Langley, John. English 332. Pleasant Plains High School, Pleasant Plains, IL. September 8, 2011.

Journal 5

I think that taking away technology is a very good punishment for today's youth. A lot of people I know are entirely dependent on cell phones and computers, and when they are taken away the lament on how their entire life is over. I think that because of this kids will be less likely to act poorly if their technology is taken away.

My very good example of this is how my little sister had to deal with such a punishment. A few years ago her and my dad were in the middle of a series of all out battles that I like to term "World War III". Dani would ask to do something with her friends, and if she did not get it she would argue and fight for hours to get her way. It was a pretty nasty time, considering my dad does not have the most even temper. Anyway, when my dad got angry enough (and that was a rather frightening thing to behold) he would take away Dani's cell phone. Dani would completely loose it. I mean really loose it. This went on for a while (a little too long in my opinion), but after a while Dani learned to keep her mouth shut and stopped fighting with dad all of the time. Dani took it very hard, but after a while she really learned from her punishment.

I guess the taking away of the phone and other technology does not work for everyone. When I get in trouble my parents think taking away my ipod and phone will have the same effect as it does on Dani. It does not. I have very little interest in my technology, and when it gets taken away I do not even miss it. One night I got in trouble for sneaking out. I still maintain that I was only taking a walk, but even so all of my electronic devices were taken away for a week. I missed them so little that my mom decided to give them back to me two days early, seeing that their lack had no effect on me.

I think that I am the exception rather than the rule, and that taking away technology is a very good punishment for today's teens.

Tuesday, September 6, 2011

Journal 4

The longest I have ever been away from home was this summer, when I took a week long trip to Florida followed closely by another week long trip to New Providence island. Between the two trips, I only had two days home.

In Florida, three other people and myself were housed in a tiny apartment. Despite the beautiful beaches and wonderful weather, I had begun to hate my family, after all, they had made me sleep on the couch the last four nights. I decided to read my favorite book because on top of the familial hatred I was feeling, I had started to feel normal and ordinary, and that was just too much for me to handle. After readiing that favorite book of mine, I felt wonderful again. I called a good friend of mine that evening and spent hours on the phone with him.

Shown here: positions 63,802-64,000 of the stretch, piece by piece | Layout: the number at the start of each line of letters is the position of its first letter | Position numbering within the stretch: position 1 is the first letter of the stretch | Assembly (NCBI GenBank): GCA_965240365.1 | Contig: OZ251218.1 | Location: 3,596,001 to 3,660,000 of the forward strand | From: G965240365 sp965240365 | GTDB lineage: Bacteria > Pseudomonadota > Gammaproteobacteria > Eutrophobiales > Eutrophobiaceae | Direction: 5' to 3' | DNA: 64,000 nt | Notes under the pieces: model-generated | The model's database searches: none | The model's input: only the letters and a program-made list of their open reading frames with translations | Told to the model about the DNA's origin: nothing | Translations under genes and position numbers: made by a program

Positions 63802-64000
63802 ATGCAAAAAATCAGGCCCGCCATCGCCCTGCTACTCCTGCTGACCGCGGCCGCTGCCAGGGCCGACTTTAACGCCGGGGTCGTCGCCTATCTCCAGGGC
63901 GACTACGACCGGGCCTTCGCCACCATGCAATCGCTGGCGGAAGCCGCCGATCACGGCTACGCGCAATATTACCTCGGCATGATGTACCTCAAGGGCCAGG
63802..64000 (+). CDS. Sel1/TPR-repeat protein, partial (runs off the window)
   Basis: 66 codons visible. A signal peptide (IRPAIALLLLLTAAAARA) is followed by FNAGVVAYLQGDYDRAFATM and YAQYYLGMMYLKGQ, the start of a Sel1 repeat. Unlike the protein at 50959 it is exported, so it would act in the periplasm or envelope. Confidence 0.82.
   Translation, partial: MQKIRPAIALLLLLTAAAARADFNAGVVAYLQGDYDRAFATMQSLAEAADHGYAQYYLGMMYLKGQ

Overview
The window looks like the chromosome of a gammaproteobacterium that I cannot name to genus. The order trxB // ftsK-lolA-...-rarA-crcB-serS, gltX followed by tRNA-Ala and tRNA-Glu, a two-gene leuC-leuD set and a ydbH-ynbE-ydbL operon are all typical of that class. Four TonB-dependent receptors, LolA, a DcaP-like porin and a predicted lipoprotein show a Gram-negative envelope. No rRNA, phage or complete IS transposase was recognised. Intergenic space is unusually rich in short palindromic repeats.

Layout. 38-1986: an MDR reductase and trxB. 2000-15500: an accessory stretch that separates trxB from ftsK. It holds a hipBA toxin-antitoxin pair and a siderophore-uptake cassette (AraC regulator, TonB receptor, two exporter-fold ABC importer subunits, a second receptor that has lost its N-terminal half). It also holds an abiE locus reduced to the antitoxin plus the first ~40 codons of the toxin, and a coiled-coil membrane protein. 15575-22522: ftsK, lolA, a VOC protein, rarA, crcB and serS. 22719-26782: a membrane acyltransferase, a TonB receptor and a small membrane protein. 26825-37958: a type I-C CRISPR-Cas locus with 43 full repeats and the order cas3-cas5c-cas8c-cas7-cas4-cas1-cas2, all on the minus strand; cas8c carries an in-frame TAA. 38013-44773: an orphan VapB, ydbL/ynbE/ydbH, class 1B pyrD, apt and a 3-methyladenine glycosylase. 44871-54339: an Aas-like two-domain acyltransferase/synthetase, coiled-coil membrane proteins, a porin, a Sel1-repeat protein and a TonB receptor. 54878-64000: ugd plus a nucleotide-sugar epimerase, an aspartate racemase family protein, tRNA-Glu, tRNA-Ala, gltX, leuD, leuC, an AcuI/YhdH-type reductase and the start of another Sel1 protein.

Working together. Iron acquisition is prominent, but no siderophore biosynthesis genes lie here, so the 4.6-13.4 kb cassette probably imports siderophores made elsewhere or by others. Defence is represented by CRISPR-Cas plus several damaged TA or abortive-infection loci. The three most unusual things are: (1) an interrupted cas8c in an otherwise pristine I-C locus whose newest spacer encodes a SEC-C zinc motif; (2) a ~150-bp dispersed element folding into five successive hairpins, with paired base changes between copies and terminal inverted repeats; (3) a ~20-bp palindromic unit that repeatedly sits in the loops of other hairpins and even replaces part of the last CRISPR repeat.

The next day it rained. It was a horrible thunderstorm, so me and the rest of my family decided to stay inside. That did not last very long. Within a couple hours I got so sick of them that I decided to take a walk. The wind drove the rain against my skin, and stung my arms and face. That made me smile. I walked down to the pier, and on the way back I started to sing. To my horror, my voice cracked and wailed, and kept a pitch as well as the ocean was keeping flat. I had been on a song writing strike for so long, my voice had decided to stop working.

A few days later, in the Bahamas, I was again reading my favorite book. I had bought a copy of it for that dear friend of mine, and was marking all of my favorite parts in it. Again my voice was lifted to sing, and again it tormented my ears with the comparison of how it was and how it had been only months ago. Instead of the joyful song I had started, I sang those wonderful words in the most broken hearted blues my voice could make. I was homesick, and feeling like there was nothing special about myself at all. The two of these put together were enough to make me feel that all the world was horrible. And with such feeling in my heart my pitch evened out and my tone became as pain without the jagged edges.